Local stalwart hopes for ferry-tale ending in new café bid
By Brendan Rees
Like many businesses in Docklands, Jeff Gordon’s Lady Cutler Melbourne Showboat has been hit hard by the pandemic. But the popular boatman and local identity hopes to turn the tide after unveiling plans to open a small café.
While cruising has been on hold until restrictions ease, Mr Gordon said he was looking to pivot his pride and joy business by offering “coffee and cake” on the Cutler’s foredeck, just in time for the warmer months ahead.
“We’re going to put a new application in for a café,” he told Docklands News, which would operate from 8am to 5pm with cruises operating in the evenings.
“We got knocked back last year for putting something down on the pier itself, so we’re not even going to try that this year.”
Last September, Mr Gordon pitched a proposal to the City of Melbourne in the hope of opening a gourmet burger and beer bar with live music next to Cow Up A Tree in a bid to bring back much-need life to the harbour.
But unfortunately, his submission for his restaurant, which would have included using locally sourced ingredients and offering diners sweeping views of the waterfront, was knocked back by the council last November.
Mr Gordon said he was disappointed by the outcome after putting “quite a bit of money into it last year upgrading our kitchen and getting the burgers and beers up and running”.
He said he planned to lodge his latest application to the council in the coming weeks but hadn’t had “any feedback as to whether we’ll get it or not”.
Mr Gordon said his proposed café would feature an awning, table and chairs, and a pop-up coffee bar on the Lady Cutler’s foredeck.
People can come get a coffee and sit on the Cutler outside or just takeaway and go. We’re not going to put anything substantial on it, it’s just going to be coffee and cake basically.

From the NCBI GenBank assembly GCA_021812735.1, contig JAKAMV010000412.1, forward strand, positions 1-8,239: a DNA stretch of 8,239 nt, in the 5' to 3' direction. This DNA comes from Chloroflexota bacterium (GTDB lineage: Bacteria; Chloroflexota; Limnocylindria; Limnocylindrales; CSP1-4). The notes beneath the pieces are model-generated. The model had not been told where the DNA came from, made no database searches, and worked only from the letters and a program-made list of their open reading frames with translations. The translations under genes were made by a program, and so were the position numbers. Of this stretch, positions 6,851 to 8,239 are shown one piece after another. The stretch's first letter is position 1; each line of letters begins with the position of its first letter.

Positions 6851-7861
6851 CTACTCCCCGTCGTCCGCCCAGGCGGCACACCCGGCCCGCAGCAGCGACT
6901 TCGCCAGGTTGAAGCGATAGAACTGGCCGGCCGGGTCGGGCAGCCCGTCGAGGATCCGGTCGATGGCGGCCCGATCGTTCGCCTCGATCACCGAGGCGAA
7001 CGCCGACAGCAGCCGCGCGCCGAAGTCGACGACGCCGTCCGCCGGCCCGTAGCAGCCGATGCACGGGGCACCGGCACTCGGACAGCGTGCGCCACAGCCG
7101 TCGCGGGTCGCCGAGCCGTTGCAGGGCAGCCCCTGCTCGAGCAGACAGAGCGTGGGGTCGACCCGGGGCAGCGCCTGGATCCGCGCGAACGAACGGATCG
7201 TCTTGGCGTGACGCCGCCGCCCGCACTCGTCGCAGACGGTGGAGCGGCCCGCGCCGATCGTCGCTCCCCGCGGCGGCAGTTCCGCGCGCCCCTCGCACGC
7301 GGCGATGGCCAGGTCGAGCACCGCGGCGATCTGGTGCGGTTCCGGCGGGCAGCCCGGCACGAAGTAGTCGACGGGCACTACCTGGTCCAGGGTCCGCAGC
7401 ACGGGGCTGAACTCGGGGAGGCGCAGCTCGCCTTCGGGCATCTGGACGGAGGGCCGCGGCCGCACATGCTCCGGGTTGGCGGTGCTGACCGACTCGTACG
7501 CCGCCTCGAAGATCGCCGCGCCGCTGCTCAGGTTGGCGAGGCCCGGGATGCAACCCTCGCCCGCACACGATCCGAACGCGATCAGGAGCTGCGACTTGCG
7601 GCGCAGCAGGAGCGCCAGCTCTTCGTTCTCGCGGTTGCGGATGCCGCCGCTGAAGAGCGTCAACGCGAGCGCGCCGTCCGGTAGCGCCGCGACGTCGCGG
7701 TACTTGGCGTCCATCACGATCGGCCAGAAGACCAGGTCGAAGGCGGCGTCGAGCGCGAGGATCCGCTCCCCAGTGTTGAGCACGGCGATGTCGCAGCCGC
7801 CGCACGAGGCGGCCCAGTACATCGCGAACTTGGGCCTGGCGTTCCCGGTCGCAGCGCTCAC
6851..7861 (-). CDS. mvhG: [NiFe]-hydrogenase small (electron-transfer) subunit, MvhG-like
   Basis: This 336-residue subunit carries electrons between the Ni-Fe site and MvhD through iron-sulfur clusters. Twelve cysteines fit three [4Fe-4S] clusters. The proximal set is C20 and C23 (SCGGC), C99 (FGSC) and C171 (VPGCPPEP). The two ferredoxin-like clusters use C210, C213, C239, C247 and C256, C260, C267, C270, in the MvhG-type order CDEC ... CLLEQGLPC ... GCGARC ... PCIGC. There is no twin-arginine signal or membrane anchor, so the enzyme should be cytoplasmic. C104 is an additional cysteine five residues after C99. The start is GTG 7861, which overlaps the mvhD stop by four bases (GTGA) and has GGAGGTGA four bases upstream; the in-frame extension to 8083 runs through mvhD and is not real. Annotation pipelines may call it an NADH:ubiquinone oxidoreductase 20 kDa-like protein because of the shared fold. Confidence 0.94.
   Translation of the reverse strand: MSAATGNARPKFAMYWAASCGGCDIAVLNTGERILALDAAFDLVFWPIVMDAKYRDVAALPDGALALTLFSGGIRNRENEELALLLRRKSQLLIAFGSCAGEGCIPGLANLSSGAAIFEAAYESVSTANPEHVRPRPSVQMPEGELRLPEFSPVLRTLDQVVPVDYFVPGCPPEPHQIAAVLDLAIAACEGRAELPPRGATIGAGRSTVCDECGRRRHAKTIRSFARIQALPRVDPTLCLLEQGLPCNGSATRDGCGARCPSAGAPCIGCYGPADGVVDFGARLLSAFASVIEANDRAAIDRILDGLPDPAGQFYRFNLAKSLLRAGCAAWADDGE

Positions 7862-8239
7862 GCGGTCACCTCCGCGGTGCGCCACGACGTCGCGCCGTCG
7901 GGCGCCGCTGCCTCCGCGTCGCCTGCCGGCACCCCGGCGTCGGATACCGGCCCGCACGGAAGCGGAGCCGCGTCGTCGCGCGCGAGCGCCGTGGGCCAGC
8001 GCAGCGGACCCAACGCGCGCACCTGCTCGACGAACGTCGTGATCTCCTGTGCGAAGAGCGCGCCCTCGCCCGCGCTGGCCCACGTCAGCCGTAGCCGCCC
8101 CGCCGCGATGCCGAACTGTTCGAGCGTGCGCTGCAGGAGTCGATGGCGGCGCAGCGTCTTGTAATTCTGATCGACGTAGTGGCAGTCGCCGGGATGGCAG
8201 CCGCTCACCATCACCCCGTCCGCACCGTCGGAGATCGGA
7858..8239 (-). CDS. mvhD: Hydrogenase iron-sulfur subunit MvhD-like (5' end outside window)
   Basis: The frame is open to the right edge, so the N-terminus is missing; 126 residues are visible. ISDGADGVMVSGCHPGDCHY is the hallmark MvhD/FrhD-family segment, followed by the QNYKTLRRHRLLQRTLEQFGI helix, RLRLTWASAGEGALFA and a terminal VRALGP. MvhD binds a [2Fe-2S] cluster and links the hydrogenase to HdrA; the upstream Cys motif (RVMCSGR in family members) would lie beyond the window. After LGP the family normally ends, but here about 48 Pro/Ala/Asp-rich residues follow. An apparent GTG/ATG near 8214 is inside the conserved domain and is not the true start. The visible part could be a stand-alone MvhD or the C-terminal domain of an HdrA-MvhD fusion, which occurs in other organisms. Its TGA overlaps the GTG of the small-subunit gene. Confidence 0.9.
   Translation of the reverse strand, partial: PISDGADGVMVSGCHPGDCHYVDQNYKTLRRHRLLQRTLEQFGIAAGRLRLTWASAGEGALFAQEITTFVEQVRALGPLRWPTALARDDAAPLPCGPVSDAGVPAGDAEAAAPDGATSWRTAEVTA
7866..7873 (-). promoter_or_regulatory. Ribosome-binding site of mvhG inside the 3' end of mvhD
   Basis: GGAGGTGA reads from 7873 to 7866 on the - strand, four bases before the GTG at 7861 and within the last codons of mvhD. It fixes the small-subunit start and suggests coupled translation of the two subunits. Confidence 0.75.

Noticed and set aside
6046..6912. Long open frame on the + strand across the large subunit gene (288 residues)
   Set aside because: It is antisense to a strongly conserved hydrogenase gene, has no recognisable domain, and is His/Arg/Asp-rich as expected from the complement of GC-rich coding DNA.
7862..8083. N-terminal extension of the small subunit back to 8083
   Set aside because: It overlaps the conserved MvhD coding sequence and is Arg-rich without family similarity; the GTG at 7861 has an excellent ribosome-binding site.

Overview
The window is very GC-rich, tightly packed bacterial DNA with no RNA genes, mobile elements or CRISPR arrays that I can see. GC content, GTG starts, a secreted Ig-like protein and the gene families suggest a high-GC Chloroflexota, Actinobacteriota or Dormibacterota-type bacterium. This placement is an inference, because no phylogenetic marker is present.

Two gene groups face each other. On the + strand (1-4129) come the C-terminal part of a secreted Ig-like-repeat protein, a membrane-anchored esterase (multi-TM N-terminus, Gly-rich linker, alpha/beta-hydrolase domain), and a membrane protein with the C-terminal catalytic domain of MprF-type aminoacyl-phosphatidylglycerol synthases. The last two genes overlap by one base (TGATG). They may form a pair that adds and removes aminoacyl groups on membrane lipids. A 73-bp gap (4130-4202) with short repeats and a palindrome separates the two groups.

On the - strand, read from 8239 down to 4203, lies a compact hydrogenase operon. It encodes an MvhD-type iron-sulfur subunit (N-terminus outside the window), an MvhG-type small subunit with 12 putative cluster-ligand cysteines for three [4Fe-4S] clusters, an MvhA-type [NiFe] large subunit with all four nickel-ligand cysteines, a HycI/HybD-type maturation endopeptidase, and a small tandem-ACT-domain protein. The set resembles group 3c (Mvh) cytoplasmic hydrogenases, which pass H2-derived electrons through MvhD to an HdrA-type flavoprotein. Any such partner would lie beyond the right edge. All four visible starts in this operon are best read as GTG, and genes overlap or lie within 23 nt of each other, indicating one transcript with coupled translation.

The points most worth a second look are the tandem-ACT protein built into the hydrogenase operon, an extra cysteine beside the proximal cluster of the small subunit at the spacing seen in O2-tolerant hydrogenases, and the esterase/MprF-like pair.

Under the state government’s road map out of lockdown, hospitality and cruising can resume for up to 150 people when the state reaches its 80 per cent double-dose target, presumed to be around November 5.
Mr Gordon’s proposal comes after an application by Port Phillip Ferries to build a new ferry terminal and community hub on Harbour Esplanade, which proposes to feature a café, was given the tick of approval by the City of Melbourne in September.
According to Mr Gordon, it appeared to be a case of “double standards” that Port Phillip Ferries had a café approved but his burger and beers bar proposal was knocked back.
“The government was saying ‘expand your businesses to the outside area’, and we put it to council … and we did all the requirements, and it was refused,” he said.
“Why didn’t they work with us when we were trying to do the same thing to pivot out of lockdown?”
“We’ve been trying to do it on a shoestring budget as best we can … what’s good for the goose should be good for the gander.”
“We all have to work together. It would be nice if we could all share the water in a positive way.” •